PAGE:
The Academy Awards have always loved a comeback story. This year, the Oscars are attempting to star in one, too.
On Sunday, the Academy Awards will try to bounce back from a 2021 ceremony that was plagued by pandemic restrictions, a botched ending and record-low ratings. The 94th Academy Awards will return to their usual home, Los Angeles’ Dolby Theatre, and be broadcast live on ABC beginning at 8 p.m. EDT. (It’s also possible to stream it live on services like Hulu Live TV, YouTubeTV and on ABC.com with provider authentication.)
How much of the Oscars’ downturn should be chalked up to COVID-19? How much is it the new normal? These are just some of the questions that hang over an Academy Awards that feels like a crossroads for one of America’s most enduring pop-culture institutions, and still the most-watched annual show outside the Super Bowl.
Can the Will Packer-produced awards shrug off the pandemic, reverse years of declining ratings for network TV award shows and coalesce a big-tent event for a fast-evolving movie landscape? In the interminable run-up to the springtime Oscars, many in the industry have been skeptical. Which leads us to the first of five questions heading into the show.
Will the Oscars’ latest makeover work?
The biggest drama heading into Sunday revolves around a broadcast that has been substantially retooled to stem the ratings slide. As if making up for several host-less years, this time there are three: Amy Schumer, Regina Hall and Wanda Sykes. Will their combined star power move the needle at all?
Facing pressure from ABC, the academy will also first present eight categories — production design, editing, sound, score, makeup and hairstyling, and the three short film awards — before the telecast begins. Clips of their wins and speeches will be edited into the show. Critics throughout the industry, though, have lined up to decry the change. The largest union representing behind-the-scenes workers, IATSE, on Monday called the decision detrimental to the “fundamental purpose” of the Oscars.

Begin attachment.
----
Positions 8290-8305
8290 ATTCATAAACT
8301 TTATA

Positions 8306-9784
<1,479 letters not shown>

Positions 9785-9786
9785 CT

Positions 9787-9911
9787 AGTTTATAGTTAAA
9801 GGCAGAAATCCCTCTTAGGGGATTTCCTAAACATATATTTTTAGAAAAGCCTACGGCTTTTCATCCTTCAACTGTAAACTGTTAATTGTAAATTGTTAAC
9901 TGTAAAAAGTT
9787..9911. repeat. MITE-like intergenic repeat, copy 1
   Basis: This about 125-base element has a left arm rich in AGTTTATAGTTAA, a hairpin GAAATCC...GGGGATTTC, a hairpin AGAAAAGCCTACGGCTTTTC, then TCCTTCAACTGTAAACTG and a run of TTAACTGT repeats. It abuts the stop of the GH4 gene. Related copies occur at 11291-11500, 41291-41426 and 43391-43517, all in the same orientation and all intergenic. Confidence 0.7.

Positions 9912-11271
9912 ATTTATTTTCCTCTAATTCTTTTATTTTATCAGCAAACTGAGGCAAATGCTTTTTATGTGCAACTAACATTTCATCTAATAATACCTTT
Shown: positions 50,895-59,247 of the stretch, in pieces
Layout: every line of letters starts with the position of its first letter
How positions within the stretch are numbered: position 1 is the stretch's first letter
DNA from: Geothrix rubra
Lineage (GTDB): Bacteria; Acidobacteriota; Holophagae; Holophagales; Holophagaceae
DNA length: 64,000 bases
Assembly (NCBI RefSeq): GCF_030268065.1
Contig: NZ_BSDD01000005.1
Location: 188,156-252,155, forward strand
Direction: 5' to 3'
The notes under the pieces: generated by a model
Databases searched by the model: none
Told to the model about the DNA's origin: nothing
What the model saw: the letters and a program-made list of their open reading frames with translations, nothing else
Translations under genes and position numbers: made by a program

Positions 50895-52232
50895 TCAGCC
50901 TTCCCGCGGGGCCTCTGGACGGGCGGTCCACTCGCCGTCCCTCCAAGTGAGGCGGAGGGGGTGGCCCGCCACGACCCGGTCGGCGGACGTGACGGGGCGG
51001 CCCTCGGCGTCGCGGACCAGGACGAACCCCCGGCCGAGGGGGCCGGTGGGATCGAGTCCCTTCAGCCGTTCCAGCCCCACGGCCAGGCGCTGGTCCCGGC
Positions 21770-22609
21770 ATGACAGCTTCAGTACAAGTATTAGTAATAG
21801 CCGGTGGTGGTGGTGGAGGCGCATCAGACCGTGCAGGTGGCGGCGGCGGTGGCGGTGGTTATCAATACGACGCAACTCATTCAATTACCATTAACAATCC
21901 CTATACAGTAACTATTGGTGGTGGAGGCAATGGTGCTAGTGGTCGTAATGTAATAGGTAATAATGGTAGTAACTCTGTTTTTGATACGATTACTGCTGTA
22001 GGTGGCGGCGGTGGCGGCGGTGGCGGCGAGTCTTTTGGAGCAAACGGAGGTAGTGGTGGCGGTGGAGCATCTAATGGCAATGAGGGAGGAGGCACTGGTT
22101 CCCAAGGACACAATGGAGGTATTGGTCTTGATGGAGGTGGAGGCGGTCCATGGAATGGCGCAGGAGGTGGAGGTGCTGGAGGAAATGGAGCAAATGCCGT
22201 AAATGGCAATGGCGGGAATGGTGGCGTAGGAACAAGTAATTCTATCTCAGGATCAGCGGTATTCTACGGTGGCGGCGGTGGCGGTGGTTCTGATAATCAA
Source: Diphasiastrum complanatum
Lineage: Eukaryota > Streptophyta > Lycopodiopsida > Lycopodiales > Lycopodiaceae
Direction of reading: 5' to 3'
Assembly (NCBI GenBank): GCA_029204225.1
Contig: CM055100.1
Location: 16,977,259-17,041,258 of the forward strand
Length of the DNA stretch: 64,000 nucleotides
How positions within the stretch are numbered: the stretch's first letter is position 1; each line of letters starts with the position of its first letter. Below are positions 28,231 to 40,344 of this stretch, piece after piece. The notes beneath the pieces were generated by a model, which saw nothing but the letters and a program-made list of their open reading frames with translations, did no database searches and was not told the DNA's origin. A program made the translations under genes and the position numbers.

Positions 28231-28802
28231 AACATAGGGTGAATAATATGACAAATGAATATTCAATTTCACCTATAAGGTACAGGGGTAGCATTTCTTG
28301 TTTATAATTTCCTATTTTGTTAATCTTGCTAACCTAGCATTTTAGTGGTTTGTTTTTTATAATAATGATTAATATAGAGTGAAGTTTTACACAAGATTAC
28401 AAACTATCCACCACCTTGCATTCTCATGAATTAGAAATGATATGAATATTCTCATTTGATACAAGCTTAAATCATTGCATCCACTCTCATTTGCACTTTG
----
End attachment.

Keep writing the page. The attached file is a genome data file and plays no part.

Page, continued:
So what will Packer do with the extra time? Beyoncé and Billie Eilish will perform their nominated songs. An eclectic group of presenters has also been announced, including some unexpected names like DJ Khaled, Tony Hawk, Sean “Diddy” Combs and Shaun White — so this could finally be the year that Judi Dench learns how to perform a “McTwist.”
Will a streamer take home Best Picture?
The two favorites both hail from streaming services, which have ever won best picture.
The lead nominee, Jane Campion’s “The Power of the Dog,” up for 12 awards, had long been the presumed frontrunner, and possibly Netflix’s best chance yet to win Hollywood’s top award. But after back-to-back wins with the Screen Actors Guild and the Producers Guild, Sian Heder’s deaf family drama “CODA” may have the edge. The film’s deep-pocketed backer, Apple TV+, has spent big to push a feel-good underdog indie to the front of the pack. If “CODA” wins, it will be the first time since 1932’s “Grand Hotel” that a film with fewer than four nominations (“CODA” has three) took best picture.